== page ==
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Seven Brazilian Companies Among World’s Top 500

Products of Brazil's Ambev Seven Brazilian companies appeared among the 500 largest open capital companies in the world, in a list disclosed last week by British newspaper Financial Times (FT). The highest positioned Brazilian firm is state-controlled oil company Petrobras, in 50th place.

The position of the companies varies according to the total value of shares traded on the stock market. Only companies with 15% or more of their shares floated are included in the list, which is at its 11th edition.

The Brazilian company with the greatest stock market value, according to the British newspaper, is Petrobras, which was in the 50th position, two below its position in 2006, with a capital of US$ 105.9 billion.

The second Brazilian company in the list is mining group Vale do Rio Doce (74th, against 117th in 2006), with a stock market capital of US$ 86.1 billion.

In the third and fourth position among Brazilian organization are banks Bradesco (205th) and Itaú (208th). Bradesco remained in the same position as it was last year while Itaú climbed from the 222nd position.

Beverage company Ambev, on the other hand, climbed to the 244th position, from the 266th in 2006. The Bank of Brazil also climbed, from 362nd in 2006 to 331st this year.

The last Brazilian company on the list is Itausa, the controller of Itaú bank. The company debuted in the list, in the 487th position.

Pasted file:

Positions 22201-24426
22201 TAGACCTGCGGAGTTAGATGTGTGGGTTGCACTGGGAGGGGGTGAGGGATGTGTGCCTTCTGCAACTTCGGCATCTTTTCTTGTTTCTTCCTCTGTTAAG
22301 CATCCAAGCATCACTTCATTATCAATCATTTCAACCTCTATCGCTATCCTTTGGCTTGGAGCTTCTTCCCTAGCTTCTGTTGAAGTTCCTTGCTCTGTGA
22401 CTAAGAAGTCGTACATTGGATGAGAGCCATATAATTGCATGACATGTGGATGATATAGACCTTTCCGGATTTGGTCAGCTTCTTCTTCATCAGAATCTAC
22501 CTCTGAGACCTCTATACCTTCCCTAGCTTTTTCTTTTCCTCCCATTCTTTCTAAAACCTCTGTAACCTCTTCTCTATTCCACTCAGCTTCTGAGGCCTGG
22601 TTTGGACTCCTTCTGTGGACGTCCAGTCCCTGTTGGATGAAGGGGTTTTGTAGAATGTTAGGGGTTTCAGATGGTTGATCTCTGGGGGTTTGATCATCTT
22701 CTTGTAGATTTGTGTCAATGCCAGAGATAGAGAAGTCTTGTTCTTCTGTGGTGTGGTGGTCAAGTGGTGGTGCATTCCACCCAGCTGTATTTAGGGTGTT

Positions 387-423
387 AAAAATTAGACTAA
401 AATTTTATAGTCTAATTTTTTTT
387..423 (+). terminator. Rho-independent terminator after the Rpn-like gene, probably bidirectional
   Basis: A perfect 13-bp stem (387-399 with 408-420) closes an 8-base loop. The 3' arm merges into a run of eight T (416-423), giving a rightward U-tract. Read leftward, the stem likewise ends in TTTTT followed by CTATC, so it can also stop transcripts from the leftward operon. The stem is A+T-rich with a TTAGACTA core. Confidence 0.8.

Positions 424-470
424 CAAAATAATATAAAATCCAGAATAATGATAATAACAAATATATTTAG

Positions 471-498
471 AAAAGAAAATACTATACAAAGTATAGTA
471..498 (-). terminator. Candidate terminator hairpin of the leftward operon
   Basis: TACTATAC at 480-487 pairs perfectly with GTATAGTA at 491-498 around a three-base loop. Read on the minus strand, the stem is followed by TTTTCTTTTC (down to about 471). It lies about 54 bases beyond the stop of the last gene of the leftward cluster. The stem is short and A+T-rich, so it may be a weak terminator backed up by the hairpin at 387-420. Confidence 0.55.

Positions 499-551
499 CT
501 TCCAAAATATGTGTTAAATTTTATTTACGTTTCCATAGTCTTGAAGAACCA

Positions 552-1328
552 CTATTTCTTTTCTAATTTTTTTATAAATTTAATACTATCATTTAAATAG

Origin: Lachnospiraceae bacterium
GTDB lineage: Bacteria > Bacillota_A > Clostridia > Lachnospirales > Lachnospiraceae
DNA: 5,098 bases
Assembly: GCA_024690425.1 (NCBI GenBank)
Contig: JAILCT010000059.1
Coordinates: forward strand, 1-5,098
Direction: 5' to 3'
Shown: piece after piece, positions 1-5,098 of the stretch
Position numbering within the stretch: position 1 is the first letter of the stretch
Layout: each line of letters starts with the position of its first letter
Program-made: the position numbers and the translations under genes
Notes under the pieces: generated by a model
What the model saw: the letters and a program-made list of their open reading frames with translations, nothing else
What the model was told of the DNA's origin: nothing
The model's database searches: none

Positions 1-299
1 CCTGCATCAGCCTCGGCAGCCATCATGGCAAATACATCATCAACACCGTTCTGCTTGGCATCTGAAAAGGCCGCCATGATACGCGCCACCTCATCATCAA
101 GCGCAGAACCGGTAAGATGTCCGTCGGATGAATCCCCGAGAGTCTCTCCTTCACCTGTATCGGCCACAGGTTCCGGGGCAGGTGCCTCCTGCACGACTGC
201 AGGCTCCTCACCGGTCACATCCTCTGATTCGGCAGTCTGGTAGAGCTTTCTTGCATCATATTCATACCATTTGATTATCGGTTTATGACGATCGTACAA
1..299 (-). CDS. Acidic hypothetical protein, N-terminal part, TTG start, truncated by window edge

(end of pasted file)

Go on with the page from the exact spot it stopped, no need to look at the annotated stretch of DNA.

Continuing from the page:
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  • Show Comments (4)

  • anderson

    brazil
    Brazil is moving foward
    nothing you can do to stop this machine of resources

  • bo

    So…
    “participating in wars…” is a black and white “bad thing” I guess? Unfortunately if it were up to idiots like you Brazil would be creamy white, frollicking on it’s beaches atop the 50 million that had been exterminated in a newfound country called “Adolfville”!

    And since we’re making up our own criteria, “if” they used corruption, lack of press freedoms, minimum salaries, equal distribution of income, numbers of people making less than 2 dollars a day, modern day slave labor, “saneamento basico” para todos, and murder rate, brazil once again would be amongst the top of a very undesirable list!

  • Andre

    Reply to Seeing that…
    I did not have to wait for FT’s ranking to realize that the Brazilian economy is lagging behind others. And measuring countries based on criteria such as the stock market is very shortsighted. If we measure countries on how much they pollute the world and how many wars they’ve participated in their history, some of the “best” in the FT’s list will not have a very nice picture.

  • bo

    Seeing that…
    Brazil is one of the largest, resource rich, and has one of the largest populations on planet earth, having less than 1.5% of the world’s top 500 companies certainly doesn’t say much for brazil…..much to the contrary.

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